The natural vegetation in the district is the Guinea Savannah Woodland which has evolved from climatic conditions and modified to a greater extent by human activities. There are quiet a number of grooves which have been preserved over the years.

The tree cover is relatively dense, as compared to the rest of the districts in Northern Region. However, intensive harvesting of the trees for fuel wood and charcoal production and also activities of the Fulani herdsmen is fast reducing the tree cover.

The tree cover consists of semi-deciduous trees such as oil palm; raffia palm; acacia; Shea trees; dawadawa trees; citrus; ebony trees among others. In addition, tall grasses that characterized savannah areas; extensively spread throughout the district. A large number of both plant and animal species inhabit the natural environment.


The lands are gently undulating with few depressions. There are few high hills to the eastern corridor of the district but mountains are completely absent. The soils are generally sandy loamy except in the lowlands and swampy areas where alluvial deposits are found.


The district is endowed with three big rivers- Oti, Daka, White Volta and its tributaries respectively that transverse the district at vantage points and floods these areas at the peak of the rainy season. There are also low lying and swampy areas which also become waterlogged during the rainy season.


The major use to which land is put is farming and grazing of livestock. Some parcels of land have been put to tree plantations and woodlots and minimal to infrastructural development. The average farm holding per farm family is 6.0ha. A good number of communities have dams and dug-outs for domestic use and watering of livestock. Lands are family owned and are therefore inherited by family members. Lands are virtually free of charge and a squatter uses his/her discretion to reward the family or the right land owner.


Major food crops grown in the district are:


Maize                                               yam

Rice                                                   cassava

Sorghum                                           potato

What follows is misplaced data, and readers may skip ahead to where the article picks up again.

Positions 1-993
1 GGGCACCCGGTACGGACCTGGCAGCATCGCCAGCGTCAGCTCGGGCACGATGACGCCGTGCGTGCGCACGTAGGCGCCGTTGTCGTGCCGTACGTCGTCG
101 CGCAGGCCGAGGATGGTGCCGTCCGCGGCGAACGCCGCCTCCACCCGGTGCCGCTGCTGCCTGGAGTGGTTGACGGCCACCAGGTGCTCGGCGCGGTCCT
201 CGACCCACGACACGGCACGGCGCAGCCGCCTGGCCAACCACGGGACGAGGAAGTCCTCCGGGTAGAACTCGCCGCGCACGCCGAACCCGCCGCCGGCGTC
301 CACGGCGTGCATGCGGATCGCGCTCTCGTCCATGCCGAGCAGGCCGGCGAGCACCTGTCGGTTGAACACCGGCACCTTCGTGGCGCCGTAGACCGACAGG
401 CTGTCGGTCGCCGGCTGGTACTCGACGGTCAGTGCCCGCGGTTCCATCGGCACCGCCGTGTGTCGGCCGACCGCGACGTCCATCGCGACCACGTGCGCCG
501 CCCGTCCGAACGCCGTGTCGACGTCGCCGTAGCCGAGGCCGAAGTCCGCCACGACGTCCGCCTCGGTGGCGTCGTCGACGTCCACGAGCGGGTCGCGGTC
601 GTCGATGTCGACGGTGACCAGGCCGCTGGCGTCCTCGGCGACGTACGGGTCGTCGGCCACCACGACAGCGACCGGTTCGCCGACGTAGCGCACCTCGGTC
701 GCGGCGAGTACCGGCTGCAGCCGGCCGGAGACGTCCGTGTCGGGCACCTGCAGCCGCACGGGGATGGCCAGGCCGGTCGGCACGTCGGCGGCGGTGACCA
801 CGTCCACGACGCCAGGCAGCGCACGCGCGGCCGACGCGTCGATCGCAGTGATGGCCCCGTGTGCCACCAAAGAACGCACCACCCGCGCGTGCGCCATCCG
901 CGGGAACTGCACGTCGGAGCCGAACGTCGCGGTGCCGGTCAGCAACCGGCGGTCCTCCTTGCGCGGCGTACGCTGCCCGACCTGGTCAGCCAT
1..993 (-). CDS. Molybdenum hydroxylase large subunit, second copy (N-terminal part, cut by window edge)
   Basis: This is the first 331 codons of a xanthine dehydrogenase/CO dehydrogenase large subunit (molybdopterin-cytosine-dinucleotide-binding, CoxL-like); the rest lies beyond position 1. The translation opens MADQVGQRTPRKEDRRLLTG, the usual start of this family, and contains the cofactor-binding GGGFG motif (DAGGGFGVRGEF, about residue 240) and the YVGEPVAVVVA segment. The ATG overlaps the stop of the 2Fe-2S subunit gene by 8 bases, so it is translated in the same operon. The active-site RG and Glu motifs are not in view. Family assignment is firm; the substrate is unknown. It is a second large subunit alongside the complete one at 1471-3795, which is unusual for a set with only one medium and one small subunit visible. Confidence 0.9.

Soyabeans                                   Okra

Groundnuts                                Onions

Cowpea                                        Tomato




Mango                                                   yam

Banana                                                   soyabeans

Oranges                                                  Rice

Water melon                                      pepper



The district is estimated to have a population of 94,291.

The major towns with the 2000 population and housing census figures as well as 2008 projections are as follows:

Town 2000 population 2008 projection
Kpandai 7714 9125
Ekumidi 1562 1847
Loloto 1526 1805
Nkanchina No.2 1478 1709
Katiejeli 1988 2351
Gulbi-Quarters 2657 3143
Sabon-Gida 1585 1874
Lonto 1329 1572
Kodwobone 1069 1264
Kitare 2926 3461
Buya 2855 3377
Bladjai 2462 2912
Kabonwule 1369 1619



Kpandai District was carved out of the East Gonja District in February 2008 by the legislative instrument (LI) 1845 and was formally inaugurated on the 12th day of March is the highest political and administrative authority in the district. The assembly has thirty (30) members, made up of nineteen (19) elected and eleven (11) appointed. There is one Member of Parliament in the district who serves as ex-officio member to the District Assembly.

The assembly has one (1) Town council and six (6) Area councils and sixty two (62) unit committees in 245 communities.

The Town/Area Councils are as follows:

Kpandai Town Council

Ekumidi Area Council

Katiejeli Area Council

Nkanchina Area Council

Jambuai Area Council

Lonto Area Council

Kabonwule Area Council

Core socio-economic indicators (as per1999 Household baseline survey):